Ryan Lucas

Ryan Lucas covers the Justice Department for NPR.

He focuses on the national security side of the Justice beat, including counterterrorism, counterintelligence and the investigations into possible ties between the Trump campaign and Russia. Lucas also covers a host of other justice issues, including the Trump administration's "tough-on-crime" agenda and its fight against sanctuary city policies.

Before joining NPR, Lucas worked for a decade as a foreign correspondent for The Associated Press based in Poland, Egypt and Lebanon. In Poland, he covered the fallout from the revelations about secret CIA prisons in Eastern Europe. In the Middle East, he reported on the ouster of Hosni Mubarak in 2011 and the turmoil that followed. He also covered the Libyan civil war, the Syrian conflict and the rise of the Islamic State. He reported from Iraq during the U.S. occupation and later during the Islamic State takeover of Mosul in 2014.

He also covered intelligence and national security for Congressional Quarterly.

Lucas earned a bachelor's degree from The College of William and Mary, and a master's degree from Jagiellonian University in Krakow, Poland.

Updated at 3:39 p.m. EST on Jan. 24

The hottest thing on Capitol Hill this week is a document that no one in the outside world is allowed to see.

A secret four-page memorandum prepared by the chairman of the House Intelligence Committee has become a rallying cry for Republicans waging a sustained campaign against the FBI and the Justice Department.

The document, pulled together by Rep. Devin Nunes, R-Calif., alleges that the Obama administration abused the Foreign Intelligence Surveillance Act in targeting the Trump campaign.

Updated at 2:17 p.m. ET

Attorney General Jeff Sessions was interviewed last week by special counsel Robert Mueller as part of the investigation into Russian interference in the 2016 election.

Sessions is the first member of President Trump's Cabinet known to have been questioned by the special counsel's office in its investigation into possible coordination between the Trump campaign and Moscow.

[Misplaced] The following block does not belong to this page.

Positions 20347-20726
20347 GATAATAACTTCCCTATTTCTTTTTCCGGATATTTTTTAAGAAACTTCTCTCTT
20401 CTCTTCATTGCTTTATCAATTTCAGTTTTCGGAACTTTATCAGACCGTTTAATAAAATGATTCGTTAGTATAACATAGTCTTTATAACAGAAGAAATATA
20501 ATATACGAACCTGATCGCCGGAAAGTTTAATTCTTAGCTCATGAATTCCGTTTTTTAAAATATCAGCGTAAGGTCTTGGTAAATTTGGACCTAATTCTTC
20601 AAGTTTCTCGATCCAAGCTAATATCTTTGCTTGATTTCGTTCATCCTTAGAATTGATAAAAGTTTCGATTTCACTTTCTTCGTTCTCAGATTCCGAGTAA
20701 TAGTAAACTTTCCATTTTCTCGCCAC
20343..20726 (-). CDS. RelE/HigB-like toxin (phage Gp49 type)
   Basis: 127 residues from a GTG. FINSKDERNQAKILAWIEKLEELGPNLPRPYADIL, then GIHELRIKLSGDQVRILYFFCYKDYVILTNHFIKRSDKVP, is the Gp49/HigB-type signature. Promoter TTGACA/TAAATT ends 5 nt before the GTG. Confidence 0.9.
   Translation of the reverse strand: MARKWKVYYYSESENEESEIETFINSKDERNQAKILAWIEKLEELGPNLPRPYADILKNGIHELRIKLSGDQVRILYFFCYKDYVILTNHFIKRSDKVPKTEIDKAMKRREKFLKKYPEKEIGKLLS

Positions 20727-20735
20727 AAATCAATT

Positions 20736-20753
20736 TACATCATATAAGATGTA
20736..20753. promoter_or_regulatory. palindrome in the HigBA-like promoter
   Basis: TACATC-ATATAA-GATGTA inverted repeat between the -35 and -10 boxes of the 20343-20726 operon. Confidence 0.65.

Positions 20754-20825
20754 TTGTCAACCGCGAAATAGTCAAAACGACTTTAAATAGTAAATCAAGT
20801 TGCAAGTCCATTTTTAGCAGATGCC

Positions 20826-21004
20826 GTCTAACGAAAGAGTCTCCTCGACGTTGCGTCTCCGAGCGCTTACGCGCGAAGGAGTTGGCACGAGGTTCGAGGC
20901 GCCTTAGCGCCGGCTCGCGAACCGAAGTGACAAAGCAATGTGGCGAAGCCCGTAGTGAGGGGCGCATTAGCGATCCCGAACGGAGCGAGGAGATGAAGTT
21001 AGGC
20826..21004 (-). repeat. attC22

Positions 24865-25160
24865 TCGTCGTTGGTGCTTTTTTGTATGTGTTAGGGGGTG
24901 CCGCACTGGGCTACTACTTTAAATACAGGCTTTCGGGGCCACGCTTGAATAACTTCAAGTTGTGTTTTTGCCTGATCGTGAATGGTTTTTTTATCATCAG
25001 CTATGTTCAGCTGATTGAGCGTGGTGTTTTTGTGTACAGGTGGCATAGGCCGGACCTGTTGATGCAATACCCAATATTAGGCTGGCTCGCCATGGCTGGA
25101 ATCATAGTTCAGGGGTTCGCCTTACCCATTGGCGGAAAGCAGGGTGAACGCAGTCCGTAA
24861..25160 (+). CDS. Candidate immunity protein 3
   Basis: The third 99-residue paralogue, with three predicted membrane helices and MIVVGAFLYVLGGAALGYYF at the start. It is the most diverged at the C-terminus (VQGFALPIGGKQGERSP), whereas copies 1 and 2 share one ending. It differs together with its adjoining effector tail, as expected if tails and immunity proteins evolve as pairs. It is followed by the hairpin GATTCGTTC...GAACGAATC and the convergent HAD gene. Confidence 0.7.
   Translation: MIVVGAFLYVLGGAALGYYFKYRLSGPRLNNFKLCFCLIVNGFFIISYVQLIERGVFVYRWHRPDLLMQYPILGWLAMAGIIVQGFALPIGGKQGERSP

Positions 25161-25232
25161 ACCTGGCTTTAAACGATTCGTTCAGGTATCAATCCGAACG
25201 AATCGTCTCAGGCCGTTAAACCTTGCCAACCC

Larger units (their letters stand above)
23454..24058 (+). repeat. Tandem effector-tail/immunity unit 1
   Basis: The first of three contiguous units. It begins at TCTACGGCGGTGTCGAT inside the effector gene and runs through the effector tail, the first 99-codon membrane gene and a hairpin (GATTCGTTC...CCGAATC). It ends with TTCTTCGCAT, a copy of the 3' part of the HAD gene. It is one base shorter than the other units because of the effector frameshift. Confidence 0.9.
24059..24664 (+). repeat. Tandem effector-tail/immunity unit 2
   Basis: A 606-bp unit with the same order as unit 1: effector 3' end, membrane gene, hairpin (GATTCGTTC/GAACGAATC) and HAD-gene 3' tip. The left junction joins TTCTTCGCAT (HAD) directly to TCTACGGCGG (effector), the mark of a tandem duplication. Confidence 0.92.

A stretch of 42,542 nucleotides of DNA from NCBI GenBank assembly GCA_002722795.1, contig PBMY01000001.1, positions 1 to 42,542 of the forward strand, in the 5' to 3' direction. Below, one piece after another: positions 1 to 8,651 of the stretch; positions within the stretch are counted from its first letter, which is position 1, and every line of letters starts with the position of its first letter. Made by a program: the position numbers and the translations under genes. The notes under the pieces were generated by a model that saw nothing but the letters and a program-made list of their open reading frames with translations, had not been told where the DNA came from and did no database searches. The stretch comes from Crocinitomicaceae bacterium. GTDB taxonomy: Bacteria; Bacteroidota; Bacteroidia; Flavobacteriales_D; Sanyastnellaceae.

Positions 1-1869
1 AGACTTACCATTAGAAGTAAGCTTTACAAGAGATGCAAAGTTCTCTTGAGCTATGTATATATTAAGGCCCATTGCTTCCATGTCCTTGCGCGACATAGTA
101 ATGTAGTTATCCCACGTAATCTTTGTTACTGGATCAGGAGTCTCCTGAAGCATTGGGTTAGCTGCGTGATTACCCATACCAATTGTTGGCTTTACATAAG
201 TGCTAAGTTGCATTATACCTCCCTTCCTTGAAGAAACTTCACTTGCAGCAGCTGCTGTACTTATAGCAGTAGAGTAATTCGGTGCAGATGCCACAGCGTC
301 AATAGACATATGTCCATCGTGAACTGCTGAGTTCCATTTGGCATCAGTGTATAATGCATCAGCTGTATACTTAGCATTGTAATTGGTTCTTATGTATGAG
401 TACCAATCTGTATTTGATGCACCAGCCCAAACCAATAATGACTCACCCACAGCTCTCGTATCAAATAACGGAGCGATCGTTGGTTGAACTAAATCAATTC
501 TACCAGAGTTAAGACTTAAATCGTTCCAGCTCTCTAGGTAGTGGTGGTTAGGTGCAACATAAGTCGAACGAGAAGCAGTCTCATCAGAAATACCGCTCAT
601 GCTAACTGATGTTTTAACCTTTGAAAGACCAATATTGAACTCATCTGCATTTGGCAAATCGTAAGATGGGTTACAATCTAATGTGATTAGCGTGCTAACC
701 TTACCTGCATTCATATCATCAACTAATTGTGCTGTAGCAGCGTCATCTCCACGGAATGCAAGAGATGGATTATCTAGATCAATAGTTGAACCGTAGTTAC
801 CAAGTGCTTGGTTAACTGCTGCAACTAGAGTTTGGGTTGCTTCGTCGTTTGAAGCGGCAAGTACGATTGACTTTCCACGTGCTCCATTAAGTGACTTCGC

Justice Department spokesman Ian Prior confirmed Sessions' interview to NPR on Tuesday. Sessions cooperated voluntarily.

It has been called a "criminal cabal" rife with corruption. It's been said that its leaders need to be taken out in "handcuffs." And its reputation, one high-placed official has charged, is "in tatters."

The FBI has come under criticism before, but the ongoing barrage of allegations has left its current and former officials shaken. It also has fueled concerns that the bureau's reputation with the public could begin to crumble.

Updated at 6:50 p.m. ET

The nation's top spy bosses scrambled to the White House early Thursday to urge President Trump to restate his support for a controversial surveillance law after he spent the morning trashing it on Twitter.

CIA Director Mike Pompeo, Director of National Intelligence Dan Coats, White House chief of staff John Kelly and national security adviser H.R. McMaster all convened in the Oval Office with the president to urge him to row back his criticism. House Speaker Paul Ryan, R-Wis., also joined in by telephone.

Updated at 4:45 p.m. ET

Attorney General Jeff Sessions is scrapping Obama-era guidelines that essentially removed marijuana from the list of federal drug enforcement priorities as more states legalized it.

In guidance issued Thursday, Sessions rescinded those policies and instead will permit individual U.S. attorneys to decide how aggressively to go after marijuana in their jurisdictions.

Sessions, a former Alabama senator, has long viewed pot as a public menace and a source of street crime.

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